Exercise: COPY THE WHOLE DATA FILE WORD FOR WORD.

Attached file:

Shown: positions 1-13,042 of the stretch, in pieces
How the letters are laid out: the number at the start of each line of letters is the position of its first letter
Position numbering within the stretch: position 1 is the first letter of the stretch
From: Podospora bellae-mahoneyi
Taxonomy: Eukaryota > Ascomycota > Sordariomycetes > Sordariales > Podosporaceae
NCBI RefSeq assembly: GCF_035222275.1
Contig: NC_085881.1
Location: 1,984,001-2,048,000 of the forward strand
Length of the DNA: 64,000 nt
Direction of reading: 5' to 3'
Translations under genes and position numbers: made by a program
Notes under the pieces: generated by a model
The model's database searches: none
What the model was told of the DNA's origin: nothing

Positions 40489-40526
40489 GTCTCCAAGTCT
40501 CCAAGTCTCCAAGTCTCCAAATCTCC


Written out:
Shown: positions 1-13,042 of the stretch, in pieces
How the letters are laid out: the number at the start of each line of letters is the position of its first letter
Position numbering within the stretch: position 1 is the first letter of the stretch
From: Podospora bellae-mahoneyi
Taxonomy: Eukaryota > Ascomycota > Sordariomycetes > Sordariales > Podosporaceae
NCBI RefSeq assembly: GCF_035222275.1
Contig: NC_085881.1
Location: 1,984,001-2,048,000 of the forward strand
Length of the DNA: 64,000 nt
Direction of reading: 5' to 3'
Translations under genes and position numbers: made by a program
Notes under the pieces: generated by a model
The model's database searches: none
What the model was told of the DNA's origin: nothing

Positions 40489-40526
40489 GTCTCCAAGTCT
40501 CCAAGTCTCCAAGTCTCCAAATCTCC